We know, this is the big one:
Johnny starts mowing lawns at age 9. The first year he makes $4,000 – yes, he’s been busy! You decide with Johnny that putting $3,000 into a Roth is the best decision for his future. You can approach this situation one of two ways:
- Johnny can contribute all of the wages himself – leaving him with $1,000 to spend for the year.
- You can make an agreement with Johnny that you as the parent will contribute “X” amount ($1,000, $2000, $2,500) and that Johnny will make up the difference (“Y”). We’ll cover more about this in the psychology section.
If Johnny were to put $3,000 in his Roth IRA at age 9 and not touch it again until he was 64: he would have $123,945! But we want Johnny to be a millionaire! You probably think it would take contributions of thousands to tens of thousands of dollars per year until 64, right?
If Johnny were to add just $1,500 per year from ages 10 to 64 to his Roth IRA, he would be a millionaire: $1,048,310, to be exact! This is tax-free income!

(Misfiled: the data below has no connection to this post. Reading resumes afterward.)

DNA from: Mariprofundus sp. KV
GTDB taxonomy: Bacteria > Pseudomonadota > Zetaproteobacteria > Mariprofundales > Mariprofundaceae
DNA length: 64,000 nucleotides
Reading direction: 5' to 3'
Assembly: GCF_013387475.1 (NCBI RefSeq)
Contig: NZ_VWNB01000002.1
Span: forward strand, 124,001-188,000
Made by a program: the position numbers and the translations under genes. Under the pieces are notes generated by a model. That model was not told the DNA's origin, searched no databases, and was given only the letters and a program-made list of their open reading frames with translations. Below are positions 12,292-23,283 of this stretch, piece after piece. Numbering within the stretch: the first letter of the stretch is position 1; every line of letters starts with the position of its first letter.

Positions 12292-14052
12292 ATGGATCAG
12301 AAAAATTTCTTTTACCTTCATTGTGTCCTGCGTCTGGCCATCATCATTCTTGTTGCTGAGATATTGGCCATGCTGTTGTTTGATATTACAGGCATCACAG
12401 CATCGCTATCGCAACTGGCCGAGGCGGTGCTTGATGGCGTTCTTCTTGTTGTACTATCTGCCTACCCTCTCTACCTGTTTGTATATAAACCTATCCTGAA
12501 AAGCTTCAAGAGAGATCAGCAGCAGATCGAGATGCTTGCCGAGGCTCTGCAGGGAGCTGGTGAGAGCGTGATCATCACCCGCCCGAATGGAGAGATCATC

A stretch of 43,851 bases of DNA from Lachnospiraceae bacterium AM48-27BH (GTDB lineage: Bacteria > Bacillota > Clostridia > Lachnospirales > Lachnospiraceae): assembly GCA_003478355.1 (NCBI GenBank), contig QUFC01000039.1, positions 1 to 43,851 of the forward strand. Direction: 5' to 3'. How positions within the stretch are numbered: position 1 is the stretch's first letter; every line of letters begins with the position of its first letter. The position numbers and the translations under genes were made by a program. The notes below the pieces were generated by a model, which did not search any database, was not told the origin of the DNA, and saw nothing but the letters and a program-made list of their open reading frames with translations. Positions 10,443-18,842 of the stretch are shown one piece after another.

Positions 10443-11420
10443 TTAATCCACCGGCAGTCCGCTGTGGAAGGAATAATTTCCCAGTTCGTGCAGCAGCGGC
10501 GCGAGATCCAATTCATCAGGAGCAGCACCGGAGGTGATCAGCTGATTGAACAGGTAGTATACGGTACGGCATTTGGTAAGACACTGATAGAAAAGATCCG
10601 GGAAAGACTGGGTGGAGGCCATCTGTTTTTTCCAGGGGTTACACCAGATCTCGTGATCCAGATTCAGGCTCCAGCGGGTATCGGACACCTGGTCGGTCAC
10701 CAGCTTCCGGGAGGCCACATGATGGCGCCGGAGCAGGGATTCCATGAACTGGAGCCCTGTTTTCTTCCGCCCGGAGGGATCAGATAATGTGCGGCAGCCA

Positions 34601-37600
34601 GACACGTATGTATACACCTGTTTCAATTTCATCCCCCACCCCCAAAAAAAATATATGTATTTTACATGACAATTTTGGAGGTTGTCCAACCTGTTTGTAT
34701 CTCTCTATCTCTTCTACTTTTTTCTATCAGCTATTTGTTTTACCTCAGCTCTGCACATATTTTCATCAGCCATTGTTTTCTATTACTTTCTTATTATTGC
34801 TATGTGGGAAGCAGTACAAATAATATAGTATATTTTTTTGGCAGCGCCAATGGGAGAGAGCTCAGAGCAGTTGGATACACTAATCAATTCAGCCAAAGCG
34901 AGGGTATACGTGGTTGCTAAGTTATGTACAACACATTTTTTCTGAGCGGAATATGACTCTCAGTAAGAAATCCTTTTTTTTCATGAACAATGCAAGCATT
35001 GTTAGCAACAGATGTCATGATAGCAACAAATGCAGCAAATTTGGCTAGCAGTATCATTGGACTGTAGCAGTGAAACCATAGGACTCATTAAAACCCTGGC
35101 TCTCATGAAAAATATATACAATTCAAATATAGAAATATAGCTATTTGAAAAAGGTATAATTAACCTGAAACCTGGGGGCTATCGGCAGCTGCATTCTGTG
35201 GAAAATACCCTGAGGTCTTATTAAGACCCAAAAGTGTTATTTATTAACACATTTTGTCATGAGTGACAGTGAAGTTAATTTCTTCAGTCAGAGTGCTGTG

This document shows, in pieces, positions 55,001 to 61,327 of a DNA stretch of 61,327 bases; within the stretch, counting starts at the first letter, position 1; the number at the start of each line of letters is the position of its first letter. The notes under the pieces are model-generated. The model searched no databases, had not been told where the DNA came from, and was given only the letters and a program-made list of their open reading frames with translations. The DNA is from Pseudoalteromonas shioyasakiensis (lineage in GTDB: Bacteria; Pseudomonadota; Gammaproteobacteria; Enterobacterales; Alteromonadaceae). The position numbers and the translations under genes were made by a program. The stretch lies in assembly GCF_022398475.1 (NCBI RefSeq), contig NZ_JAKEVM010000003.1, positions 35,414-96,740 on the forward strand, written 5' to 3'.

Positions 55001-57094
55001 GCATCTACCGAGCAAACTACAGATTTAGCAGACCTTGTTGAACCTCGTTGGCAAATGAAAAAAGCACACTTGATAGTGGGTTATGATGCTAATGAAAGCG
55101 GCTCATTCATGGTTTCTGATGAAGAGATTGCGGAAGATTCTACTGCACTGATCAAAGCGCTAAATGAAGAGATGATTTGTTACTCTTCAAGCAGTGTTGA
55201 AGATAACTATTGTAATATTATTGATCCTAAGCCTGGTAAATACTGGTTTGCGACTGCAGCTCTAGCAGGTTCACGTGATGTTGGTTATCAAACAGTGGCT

Still Not Convinced?
If you aren’t quite sold on the impact compounding interest makes in this example, let’s use a very relatable one:
You start saving for retirement at 31 – the average “start age” for American citizens. You max out your Roth IRA contributions at $6,000 per year. This includes contributions every year, from age 31 to age 64. The result? You’ll only reach $764,145.
So, if you started 20 years prior with half the contribution upfront, plus a quarter of the contribution annually, you would be ahead about $250,000. This is the very reason why you need to get started with your child’s Roth IRA as early as possible.
How Even Just One Contribution Makes an Impact
Johnny doesn’t start working until he is 14. He gets a job at a local coffee shop. His taxable income is $7,000 per year. Unfortunately, you don’t have the means to assist him in adding to his Roth IRA in a massive way; however, you are on your path to FI and want to teach him how investing can work for him.